Compare any two graphics cards:
GeForce GTS 450 vs Radeon HD 7770
IntroThe GeForce GTS 450 makes use of a 40 nm design. nVidia has set the core frequency at 783 MHz. The GDDR5 memory works at a speed of 902 MHz on this particular model. It features 192 SPUs as well as 32 TAUs and 16 ROPs.
Compare those specs to the Radeon HD 7770, which features clock speeds of 1000 MHz on the GPU, and 1125 MHz on the 1024 MB of GDDR5 memory. It features 640 SPUs as well as 40 TAUs and 16 ROPs.
Power Usage and Theoretical Benchmarks
Power Consumption (Max TDP)
As far as performance goes, the Radeon HD 7770 should theoretically be quite a bit superior to the GeForce GTS 450 in general. (explain)
Texel RateThe Radeon HD 7770 should be quite a bit (about 60%) more effective at anisotropic filtering than the GeForce GTS 450. (explain)
Pixel RateIf running with high levels of AA is important to you, then the Radeon HD 7770 is the winner, and very much so. (explain)
Please note that the above 'benchmarks' are all just theoretical - the results were calculated based on the card's specifications, and real-world performance may (and probably will) vary at least a bit.
Please note that the price comparisons are based on search keywords - sometimes it might show cards with very similar names that are not exactly the same as the one chosen in the comparison. We do try to filter out the wrong results as best we can, though.
Memory Bandwidth: Memory bandwidth is the max amount of data (in units of MB per second) that can be moved over the external memory interface within a second. It is calculated by multiplying the card's interface width by its memory clock speed. If it uses DDR memory, it must be multiplied by 2 again. If DDR5, multiply by 4 instead. The better the memory bandwidth, the faster the card will be in general. It especially helps with anti-aliasing, High Dynamic Range and high resolutions.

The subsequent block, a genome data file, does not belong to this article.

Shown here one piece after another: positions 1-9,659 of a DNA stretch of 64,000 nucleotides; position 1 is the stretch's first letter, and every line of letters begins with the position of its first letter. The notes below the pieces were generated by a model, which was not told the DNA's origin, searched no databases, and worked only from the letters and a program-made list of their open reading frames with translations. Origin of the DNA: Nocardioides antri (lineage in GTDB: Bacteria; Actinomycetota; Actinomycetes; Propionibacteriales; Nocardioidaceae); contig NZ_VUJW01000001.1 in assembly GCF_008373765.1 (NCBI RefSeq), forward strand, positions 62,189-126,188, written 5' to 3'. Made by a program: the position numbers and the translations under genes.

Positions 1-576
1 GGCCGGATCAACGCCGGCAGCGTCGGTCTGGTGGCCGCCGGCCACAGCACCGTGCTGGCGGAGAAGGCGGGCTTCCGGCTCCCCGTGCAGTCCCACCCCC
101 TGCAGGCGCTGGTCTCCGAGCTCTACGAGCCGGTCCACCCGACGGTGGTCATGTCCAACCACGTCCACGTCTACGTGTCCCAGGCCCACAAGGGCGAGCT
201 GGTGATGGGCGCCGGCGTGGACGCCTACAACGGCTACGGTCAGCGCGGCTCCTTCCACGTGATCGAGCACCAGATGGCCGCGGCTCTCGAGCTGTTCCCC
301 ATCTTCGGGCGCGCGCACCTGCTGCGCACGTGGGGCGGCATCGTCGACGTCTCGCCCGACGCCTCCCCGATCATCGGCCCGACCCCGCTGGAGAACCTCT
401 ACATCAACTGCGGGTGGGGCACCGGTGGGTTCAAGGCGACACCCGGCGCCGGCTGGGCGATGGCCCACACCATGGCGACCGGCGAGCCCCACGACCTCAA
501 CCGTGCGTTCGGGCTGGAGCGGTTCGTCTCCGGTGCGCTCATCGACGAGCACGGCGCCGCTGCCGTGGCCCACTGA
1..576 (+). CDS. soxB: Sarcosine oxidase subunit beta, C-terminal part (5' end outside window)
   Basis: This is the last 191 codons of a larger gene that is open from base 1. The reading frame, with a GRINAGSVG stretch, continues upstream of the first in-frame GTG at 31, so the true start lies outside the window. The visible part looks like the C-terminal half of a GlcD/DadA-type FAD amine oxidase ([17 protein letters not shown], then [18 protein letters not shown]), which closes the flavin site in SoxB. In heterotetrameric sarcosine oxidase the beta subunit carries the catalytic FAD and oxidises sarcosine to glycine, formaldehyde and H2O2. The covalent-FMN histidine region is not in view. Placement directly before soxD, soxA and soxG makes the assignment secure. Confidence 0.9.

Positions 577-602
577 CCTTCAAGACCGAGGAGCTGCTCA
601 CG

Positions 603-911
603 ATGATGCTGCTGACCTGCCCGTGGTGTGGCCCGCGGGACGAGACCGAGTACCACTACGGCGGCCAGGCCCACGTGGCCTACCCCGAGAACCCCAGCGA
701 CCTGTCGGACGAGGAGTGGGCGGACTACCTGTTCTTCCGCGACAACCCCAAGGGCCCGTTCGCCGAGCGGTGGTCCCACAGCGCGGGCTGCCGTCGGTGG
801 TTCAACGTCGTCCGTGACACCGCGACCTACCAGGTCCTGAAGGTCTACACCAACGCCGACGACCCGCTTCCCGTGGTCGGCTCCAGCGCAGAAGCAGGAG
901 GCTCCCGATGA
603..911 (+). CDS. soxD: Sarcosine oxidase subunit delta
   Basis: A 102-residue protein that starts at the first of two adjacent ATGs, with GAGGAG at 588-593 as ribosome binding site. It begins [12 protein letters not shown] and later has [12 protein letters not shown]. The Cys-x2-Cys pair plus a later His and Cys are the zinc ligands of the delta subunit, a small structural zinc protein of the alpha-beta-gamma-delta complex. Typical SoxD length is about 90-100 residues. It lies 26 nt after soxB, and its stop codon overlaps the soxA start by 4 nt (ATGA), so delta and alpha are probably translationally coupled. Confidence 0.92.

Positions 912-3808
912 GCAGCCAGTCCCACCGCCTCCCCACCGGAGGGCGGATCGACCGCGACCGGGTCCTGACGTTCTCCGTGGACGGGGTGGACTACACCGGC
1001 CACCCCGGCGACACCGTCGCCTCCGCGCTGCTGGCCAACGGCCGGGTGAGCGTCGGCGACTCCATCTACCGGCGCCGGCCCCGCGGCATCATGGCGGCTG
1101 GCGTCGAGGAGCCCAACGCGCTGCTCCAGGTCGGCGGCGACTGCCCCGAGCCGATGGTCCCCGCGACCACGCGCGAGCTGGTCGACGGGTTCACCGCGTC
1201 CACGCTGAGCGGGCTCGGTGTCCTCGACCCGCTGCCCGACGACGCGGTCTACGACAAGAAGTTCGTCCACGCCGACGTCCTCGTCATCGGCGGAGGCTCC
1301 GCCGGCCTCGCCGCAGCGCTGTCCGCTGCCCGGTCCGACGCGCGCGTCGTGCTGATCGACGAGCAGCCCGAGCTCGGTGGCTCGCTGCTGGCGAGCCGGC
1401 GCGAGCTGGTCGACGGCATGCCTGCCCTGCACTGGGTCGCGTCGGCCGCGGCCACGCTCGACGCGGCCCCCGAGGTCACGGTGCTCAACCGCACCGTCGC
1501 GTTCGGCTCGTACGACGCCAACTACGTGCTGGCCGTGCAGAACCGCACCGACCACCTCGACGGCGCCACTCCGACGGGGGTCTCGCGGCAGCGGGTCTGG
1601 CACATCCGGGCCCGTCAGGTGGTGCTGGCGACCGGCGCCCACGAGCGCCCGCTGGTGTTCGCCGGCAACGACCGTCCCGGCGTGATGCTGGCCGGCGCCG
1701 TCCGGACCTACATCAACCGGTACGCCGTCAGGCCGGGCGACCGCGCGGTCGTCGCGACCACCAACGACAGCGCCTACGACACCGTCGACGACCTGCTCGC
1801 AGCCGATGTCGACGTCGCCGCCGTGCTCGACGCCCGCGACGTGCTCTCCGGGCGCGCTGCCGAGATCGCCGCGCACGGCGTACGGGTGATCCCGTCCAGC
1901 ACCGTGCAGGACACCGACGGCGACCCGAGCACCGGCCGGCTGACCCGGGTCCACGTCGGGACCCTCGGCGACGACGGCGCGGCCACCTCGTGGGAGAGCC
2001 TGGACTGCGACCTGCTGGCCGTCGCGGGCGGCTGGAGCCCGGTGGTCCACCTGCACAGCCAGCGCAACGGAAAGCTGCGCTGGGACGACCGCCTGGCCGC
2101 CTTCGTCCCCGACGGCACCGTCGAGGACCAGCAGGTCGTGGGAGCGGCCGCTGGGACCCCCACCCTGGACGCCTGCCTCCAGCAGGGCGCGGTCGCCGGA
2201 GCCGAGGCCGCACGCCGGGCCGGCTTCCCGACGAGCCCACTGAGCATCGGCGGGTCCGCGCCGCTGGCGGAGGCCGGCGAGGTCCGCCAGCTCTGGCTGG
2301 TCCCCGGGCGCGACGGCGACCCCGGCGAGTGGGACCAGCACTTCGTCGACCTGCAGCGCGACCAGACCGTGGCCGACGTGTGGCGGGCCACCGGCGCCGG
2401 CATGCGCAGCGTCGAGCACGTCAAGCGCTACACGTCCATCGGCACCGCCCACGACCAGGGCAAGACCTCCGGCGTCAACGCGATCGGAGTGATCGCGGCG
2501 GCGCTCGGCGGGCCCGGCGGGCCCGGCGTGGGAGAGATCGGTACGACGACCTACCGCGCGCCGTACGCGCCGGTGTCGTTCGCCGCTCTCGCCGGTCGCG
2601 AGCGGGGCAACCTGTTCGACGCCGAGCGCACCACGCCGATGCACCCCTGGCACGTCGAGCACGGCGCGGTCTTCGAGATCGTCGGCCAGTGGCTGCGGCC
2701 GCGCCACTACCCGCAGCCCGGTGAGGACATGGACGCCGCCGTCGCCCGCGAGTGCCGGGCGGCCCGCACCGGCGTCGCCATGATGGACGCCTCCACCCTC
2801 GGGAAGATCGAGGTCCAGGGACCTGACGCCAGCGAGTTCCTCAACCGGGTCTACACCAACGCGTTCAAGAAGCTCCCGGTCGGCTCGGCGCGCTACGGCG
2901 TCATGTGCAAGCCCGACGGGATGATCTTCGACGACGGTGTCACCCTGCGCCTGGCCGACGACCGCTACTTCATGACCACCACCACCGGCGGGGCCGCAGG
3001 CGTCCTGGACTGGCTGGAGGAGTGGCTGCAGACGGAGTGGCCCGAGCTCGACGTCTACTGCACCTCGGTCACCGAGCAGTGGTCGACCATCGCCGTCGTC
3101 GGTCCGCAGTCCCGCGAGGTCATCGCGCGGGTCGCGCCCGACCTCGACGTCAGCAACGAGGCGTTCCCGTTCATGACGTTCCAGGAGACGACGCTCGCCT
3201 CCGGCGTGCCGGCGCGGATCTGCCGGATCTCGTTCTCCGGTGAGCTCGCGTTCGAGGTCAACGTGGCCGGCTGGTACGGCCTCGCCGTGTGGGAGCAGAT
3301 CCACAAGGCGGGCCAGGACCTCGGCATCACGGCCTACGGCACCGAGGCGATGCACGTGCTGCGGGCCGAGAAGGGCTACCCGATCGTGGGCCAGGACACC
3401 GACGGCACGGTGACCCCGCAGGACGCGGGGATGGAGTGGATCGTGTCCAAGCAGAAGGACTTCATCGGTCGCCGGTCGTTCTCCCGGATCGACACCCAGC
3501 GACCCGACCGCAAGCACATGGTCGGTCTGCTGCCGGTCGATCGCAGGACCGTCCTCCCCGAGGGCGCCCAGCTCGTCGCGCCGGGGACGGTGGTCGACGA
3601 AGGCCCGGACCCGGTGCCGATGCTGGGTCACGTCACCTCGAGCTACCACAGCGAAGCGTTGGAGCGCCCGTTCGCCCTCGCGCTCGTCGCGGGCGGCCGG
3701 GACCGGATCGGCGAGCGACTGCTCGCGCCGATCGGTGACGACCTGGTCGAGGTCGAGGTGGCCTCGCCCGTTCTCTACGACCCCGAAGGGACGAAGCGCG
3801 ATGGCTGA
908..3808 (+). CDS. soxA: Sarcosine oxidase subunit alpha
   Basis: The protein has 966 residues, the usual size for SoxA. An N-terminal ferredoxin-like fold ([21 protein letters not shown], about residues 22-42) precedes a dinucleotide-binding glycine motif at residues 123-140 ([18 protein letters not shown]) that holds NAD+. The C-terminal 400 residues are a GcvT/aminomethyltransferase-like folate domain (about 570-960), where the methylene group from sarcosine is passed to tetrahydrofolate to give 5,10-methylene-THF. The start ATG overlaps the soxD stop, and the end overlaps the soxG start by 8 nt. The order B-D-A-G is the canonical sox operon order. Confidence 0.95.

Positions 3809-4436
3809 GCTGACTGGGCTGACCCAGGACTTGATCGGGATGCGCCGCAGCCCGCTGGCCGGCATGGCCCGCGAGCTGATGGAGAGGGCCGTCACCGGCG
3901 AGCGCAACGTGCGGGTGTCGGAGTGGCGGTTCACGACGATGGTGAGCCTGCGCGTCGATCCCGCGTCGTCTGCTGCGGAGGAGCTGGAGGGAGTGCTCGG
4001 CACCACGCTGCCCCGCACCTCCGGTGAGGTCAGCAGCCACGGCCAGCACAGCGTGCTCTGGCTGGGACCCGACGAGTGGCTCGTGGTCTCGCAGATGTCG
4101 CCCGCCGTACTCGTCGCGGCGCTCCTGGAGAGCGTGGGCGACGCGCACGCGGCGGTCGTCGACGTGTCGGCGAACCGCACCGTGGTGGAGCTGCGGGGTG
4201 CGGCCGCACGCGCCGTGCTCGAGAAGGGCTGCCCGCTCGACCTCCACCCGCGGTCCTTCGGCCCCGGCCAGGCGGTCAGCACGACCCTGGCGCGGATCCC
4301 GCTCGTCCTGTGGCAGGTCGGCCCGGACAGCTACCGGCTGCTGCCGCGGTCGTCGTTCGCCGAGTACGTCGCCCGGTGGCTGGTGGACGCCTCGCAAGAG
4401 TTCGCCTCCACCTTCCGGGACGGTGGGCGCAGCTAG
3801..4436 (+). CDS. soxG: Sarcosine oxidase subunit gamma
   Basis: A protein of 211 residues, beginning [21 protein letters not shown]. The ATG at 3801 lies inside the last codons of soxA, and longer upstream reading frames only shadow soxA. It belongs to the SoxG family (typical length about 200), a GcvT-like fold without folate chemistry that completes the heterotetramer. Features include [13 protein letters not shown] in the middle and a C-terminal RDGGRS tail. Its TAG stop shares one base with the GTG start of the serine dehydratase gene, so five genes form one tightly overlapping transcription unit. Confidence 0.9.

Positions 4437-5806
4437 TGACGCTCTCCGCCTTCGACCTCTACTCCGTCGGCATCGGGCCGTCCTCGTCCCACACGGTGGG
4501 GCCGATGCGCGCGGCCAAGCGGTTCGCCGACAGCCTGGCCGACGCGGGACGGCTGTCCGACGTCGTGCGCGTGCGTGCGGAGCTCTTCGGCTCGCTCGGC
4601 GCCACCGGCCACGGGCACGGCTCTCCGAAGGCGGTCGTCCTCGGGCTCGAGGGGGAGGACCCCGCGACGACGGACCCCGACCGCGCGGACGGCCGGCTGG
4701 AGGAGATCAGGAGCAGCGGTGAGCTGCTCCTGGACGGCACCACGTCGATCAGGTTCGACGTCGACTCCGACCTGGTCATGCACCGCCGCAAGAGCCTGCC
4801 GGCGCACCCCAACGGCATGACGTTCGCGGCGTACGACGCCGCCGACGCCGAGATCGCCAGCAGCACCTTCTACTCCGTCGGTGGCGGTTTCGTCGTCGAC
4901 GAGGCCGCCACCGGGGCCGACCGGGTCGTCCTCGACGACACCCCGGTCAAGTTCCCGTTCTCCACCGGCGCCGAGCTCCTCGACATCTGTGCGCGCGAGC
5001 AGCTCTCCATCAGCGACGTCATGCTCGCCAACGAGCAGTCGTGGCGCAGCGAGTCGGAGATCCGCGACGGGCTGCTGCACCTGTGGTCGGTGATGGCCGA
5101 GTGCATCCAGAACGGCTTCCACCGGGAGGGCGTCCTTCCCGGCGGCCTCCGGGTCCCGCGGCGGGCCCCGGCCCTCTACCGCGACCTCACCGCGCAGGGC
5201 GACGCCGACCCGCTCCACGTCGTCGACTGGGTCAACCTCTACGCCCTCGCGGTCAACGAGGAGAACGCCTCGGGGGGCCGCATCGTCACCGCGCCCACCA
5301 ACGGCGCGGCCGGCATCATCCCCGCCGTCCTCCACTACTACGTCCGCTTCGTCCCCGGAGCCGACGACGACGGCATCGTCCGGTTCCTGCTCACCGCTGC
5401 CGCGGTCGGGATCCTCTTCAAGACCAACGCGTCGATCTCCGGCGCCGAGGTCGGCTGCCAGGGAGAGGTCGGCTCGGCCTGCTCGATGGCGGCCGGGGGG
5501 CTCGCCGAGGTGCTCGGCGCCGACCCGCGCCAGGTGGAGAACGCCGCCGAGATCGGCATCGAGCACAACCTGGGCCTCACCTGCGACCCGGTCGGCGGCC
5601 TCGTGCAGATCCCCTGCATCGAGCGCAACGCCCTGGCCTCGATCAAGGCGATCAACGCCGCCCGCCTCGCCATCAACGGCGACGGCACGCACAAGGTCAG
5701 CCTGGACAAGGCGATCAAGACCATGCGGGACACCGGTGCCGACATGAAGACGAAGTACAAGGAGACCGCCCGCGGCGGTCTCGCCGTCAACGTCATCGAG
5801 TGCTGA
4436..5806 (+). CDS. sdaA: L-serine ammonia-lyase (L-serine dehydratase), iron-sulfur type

Texel Rate: Texel rate is the maximum texture map elements (texels) that can be applied per second. This is worked out by multiplying the total number of texture units of the card by the core clock speed of the chip. The better this number, the better the card will be at texture filtering (anisotropic filtering - AF). It is measured in millions of texels processed in a second.
Pixel Rate: Pixel rate is the maximum amount of pixels that the graphics card could possibly record to the local memory in a second - measured in millions of pixels per second. The figure is calculated by multiplying the number of Render Output Units by the the core clock speed. ROPs (Raster Operations Pipelines - sometimes also referred to as Render Output Units) are responsible for outputting the pixels (image) to the screen. The actual pixel rate also depends on lots of other factors, especially the memory bandwidth - the lower the memory bandwidth is, the lower the ability to get to the max fill rate.